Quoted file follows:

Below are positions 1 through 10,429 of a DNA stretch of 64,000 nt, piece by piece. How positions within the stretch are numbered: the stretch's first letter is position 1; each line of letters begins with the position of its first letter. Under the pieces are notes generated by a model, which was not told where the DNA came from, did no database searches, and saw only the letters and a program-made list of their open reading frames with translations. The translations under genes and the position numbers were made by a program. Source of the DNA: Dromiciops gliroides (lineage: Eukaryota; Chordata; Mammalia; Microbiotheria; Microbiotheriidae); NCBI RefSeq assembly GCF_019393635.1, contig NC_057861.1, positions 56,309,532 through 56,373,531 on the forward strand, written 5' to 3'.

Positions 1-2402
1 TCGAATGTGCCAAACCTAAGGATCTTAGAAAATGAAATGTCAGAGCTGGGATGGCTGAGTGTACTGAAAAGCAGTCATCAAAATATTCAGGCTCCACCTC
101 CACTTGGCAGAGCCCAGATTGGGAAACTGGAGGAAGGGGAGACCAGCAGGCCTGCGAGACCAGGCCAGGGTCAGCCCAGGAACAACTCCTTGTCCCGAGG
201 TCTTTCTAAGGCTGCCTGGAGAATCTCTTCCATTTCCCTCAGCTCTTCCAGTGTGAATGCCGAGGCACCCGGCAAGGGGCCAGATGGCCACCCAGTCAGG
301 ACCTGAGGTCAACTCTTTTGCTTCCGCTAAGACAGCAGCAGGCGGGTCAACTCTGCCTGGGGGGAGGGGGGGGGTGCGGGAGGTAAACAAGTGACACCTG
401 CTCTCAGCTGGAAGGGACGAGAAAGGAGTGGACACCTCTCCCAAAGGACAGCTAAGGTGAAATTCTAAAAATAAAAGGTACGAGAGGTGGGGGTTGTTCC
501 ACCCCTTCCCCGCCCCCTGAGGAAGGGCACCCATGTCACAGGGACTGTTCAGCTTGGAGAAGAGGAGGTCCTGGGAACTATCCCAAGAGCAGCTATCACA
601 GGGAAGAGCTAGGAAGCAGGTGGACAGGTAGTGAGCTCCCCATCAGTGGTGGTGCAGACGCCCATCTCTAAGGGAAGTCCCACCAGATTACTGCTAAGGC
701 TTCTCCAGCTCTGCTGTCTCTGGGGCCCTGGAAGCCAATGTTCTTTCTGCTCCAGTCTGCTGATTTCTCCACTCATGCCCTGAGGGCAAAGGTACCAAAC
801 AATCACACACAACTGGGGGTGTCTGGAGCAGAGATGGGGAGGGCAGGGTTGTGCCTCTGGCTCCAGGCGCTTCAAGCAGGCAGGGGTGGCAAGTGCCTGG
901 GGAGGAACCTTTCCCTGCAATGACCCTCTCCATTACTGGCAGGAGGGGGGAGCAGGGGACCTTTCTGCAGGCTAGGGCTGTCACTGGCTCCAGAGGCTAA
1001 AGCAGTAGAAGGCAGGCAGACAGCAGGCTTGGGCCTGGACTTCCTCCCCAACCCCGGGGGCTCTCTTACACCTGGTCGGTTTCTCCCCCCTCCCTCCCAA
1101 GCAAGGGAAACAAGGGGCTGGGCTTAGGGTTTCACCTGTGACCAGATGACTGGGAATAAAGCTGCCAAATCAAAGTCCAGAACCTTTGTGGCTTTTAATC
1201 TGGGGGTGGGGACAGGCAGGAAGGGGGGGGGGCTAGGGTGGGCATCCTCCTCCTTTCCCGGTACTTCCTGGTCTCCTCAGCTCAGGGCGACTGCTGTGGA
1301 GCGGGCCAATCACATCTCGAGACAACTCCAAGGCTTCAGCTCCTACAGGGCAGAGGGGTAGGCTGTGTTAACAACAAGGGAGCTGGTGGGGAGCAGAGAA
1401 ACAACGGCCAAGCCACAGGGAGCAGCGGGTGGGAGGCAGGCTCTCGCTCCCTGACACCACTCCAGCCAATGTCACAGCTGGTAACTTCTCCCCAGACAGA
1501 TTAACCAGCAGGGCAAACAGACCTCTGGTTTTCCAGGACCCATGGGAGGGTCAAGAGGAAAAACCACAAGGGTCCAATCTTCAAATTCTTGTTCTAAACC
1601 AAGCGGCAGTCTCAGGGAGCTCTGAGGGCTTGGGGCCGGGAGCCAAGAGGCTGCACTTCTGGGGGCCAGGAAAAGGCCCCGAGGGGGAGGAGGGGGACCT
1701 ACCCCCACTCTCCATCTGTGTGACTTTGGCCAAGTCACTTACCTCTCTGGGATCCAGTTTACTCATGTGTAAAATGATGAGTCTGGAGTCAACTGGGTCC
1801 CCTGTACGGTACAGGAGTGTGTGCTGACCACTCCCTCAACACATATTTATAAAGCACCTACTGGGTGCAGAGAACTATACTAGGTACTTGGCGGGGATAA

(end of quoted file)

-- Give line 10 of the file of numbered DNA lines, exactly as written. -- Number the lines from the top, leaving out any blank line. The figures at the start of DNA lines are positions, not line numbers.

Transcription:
701 TTCTCCAGCTCTGCTGTCTCTGGGGCCCTGGAAGCCAATGTTCTTTCTGCTCCAGTCTGCTGATTTCTCCACTCATGCCCTGAGGGCAAAGGTACCAAAC